Piers (mecting John Ball). You look disturb'd, my father?


Piers, I am so.


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'insurrections. All this shall be faithfully performed Oh my Christian father! on our royal word. So help us God. They would not argue thus humanely on us,

God save the King! Were we within their power.

(Loud and repeated shouts.) JOHN BALL. I know they would not : Now then depart in quiet to

your homes. But we must pity them that they are vicious, Not imitate their vice.

Nay, my good friend-the people will remain

Embodied peaceably, till Parliament
Alas, poor Tyler!

Confirm the royal charter: tell your King so:
I do repent me much that I stood back,

We will await the Charter's confirmation, When he advanced fearless in rectitude

Meanwhile comporting ourselves orderly, To meet these royal assassins.

As peaceful citizens, not riseu in tumult,

But to redress their evils.
Not for myself,

(Exit Herald, etc. Hob, Piers, and JouN BALL reThough I have lost an honest virtuous friend,

main.) Mourn I the death of Tyler: he was one Gifted with the strong energy of mind,

'T was well order'd; Quick to perceive the right, and prompt to act

I place but little trust in courtly faith.
When Justice needed : he would listen to me
With due attention, yet not yielding lightly

We must remain embodied; else the King
What had to him seem'd good: severe in virtue, Will plunge again in royal luxury;
He aw'd the ruder people whom he led

And when the storm of danger is pass'd over,
By bis stern rectitude.

Forget his promises.




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Witness that day

Aye, like an aguish sinner, When they destroy'd the palace of the Gaunt;

He 'll promise to repent when the fit 's on him;
And burl'd the wealth his avarice had amass'd,

When well recover'd, laugh at his own terrors.
Amid the fire: the people, fierce in zeal,
Threw in the flames the wretch whose selfish hand

Oh! I am grieved that we must gain so little!
Purloju'd amid the tumult.

Why are not all these empty ranks abolishid,

King, slave, and lord, « ennobled into MAN ?»
I lament

Are we not equal all ?—have you not told me,
The death of Tyler, for my country's sake.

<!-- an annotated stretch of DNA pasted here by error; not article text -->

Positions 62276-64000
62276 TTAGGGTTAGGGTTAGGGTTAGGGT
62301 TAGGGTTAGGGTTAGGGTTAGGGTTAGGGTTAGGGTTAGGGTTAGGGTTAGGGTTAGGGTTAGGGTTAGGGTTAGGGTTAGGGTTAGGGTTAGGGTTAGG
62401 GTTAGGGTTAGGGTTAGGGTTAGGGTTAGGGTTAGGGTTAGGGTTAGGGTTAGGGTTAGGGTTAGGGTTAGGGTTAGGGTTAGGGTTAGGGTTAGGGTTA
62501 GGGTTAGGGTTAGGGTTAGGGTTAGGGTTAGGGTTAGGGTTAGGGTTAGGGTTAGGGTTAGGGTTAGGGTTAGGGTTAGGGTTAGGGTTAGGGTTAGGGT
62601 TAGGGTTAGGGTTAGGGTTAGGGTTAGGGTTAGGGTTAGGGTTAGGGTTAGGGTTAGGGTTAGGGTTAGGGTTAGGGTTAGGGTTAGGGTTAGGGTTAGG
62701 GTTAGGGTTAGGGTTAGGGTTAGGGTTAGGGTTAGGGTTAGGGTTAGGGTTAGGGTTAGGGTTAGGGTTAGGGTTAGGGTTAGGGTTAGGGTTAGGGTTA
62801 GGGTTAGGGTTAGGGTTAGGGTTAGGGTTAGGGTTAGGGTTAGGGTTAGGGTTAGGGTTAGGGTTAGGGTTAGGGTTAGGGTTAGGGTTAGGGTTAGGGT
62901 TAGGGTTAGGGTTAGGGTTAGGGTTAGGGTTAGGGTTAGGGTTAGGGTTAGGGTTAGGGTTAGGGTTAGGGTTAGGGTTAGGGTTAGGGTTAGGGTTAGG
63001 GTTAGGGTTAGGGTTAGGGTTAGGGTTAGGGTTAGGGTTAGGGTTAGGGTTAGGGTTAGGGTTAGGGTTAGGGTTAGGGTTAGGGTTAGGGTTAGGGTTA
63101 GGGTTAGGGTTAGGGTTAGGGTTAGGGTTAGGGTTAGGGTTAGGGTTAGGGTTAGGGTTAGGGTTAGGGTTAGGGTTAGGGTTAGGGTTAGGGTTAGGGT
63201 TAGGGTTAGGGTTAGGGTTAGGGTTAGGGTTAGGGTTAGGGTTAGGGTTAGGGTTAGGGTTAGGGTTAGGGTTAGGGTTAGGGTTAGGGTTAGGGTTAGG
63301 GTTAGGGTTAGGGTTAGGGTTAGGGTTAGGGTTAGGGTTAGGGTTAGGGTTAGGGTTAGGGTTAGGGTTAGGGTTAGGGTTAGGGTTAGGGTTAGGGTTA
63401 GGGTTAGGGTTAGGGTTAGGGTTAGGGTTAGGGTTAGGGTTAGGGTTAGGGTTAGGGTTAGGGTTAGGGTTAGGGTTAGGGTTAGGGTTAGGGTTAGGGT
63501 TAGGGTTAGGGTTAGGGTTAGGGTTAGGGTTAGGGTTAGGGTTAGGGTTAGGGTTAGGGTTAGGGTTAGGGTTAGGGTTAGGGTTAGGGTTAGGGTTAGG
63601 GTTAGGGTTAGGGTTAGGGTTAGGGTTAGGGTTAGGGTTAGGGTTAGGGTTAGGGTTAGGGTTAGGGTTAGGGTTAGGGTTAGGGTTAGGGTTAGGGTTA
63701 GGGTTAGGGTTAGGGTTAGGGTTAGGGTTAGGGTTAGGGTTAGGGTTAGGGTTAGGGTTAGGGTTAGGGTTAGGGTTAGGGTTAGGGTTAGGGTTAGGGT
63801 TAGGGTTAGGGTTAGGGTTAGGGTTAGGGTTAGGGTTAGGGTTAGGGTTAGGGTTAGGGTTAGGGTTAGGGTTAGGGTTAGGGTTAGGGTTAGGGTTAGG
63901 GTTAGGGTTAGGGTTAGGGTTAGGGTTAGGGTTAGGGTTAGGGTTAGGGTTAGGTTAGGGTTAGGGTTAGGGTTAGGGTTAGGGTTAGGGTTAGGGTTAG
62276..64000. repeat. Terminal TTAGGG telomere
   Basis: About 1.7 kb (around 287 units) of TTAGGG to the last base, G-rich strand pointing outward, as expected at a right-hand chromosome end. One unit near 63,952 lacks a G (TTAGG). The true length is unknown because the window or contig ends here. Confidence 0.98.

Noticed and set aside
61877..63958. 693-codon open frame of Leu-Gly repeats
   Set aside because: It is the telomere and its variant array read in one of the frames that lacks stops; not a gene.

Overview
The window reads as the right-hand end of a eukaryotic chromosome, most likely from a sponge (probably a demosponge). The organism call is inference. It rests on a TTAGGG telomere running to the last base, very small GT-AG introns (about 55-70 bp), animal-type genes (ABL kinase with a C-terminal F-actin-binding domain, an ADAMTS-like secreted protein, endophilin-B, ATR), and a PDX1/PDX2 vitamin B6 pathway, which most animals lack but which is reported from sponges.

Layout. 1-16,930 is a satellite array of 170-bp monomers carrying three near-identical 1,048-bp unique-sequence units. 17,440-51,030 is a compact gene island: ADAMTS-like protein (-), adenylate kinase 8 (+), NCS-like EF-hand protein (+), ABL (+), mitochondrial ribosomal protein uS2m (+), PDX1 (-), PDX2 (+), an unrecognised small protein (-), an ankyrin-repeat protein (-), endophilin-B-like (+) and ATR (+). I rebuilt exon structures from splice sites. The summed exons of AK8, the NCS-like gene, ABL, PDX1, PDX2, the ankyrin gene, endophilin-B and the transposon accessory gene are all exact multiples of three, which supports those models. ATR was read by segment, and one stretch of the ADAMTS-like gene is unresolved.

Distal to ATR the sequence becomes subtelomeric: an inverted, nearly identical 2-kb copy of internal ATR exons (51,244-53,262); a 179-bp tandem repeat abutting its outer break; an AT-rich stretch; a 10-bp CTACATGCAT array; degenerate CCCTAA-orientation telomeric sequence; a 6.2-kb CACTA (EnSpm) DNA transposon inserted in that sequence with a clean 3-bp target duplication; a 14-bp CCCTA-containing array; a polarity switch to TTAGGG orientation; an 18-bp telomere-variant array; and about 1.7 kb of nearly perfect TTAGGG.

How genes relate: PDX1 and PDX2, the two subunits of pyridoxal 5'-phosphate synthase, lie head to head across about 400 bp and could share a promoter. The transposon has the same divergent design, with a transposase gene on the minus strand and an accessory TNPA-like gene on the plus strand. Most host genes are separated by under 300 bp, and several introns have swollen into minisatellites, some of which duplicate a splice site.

Equality is the sacred riglit of man, I shudder lest posterity enslav'd

Inalienable, though by force withheld ? Should rue his murder!-- who shall now control

JOAN BALL The giddy multitude, blind to their own good,

Even so: but, Piers, my frail and fallible judgment And listening with avidity to the tale

Knows hardly to decide, if it be right
Of courtly falsehood?

Peaceably to return, content with little,

With this half restitution of our rights,
The King must perform

Or boldly to proceed through blood and slaughter,
His plighted promise.

Till we sliould all be equal, and all happy.
(Cry without)-The Charter!--the Charter!

I chose the milder way :-perhaps I errd.
Enter Mob and Herald.

I fear me—by the mass, the unsteady people
Read it out-read it out.

Are flocking homewards! how the multitude

Diminishies ! Aye, aye, let's hear the Charter.

Go thou, my son, and stay them. Richard Plantagenet, by the grace of God, King of Carter, do you exert your influence, England, Ireland, France, Scotland, and the town of All depends on their stay: my mind is troubled, Berwick upon Tweed, to all whom it may concern, And I would fain compose my thoughts for action. these presents : Whereas our loving subjects have com

(Exeunt Hos and Piers.) plained to us of the heavy burdens they endure, par- Father of mercies! I do fear me much ticularly from our late enacted poll-tax; and whereas That I have err'd : thou gavest my ardent mind they have risen in arms against our officers, and de- To pierce the mists of superstitious falsehood ;manded the abolition of personal slavery, vassalage, and Gavest me to know the truth. I should have urged it manorial rights; we, ever ready in our sovereigu mercy Through every opposition: now, perhaps, to listen to the petitions of our loving subjects, do The seemly voice of pity has deceived me, annul all these grievances.

And all this mighty movement ends in ruin!

I fear me, I have been like the weak leech, Huzza! long live the King!

Who, sparing to cut deep, with cruel mercy

Mangles his patient without curing him. And do, of our royal mercy, grant a free pardon to

(Great tumult) all who may have been any ways concerned in the late What means this tumuit? hark! the clang of arms!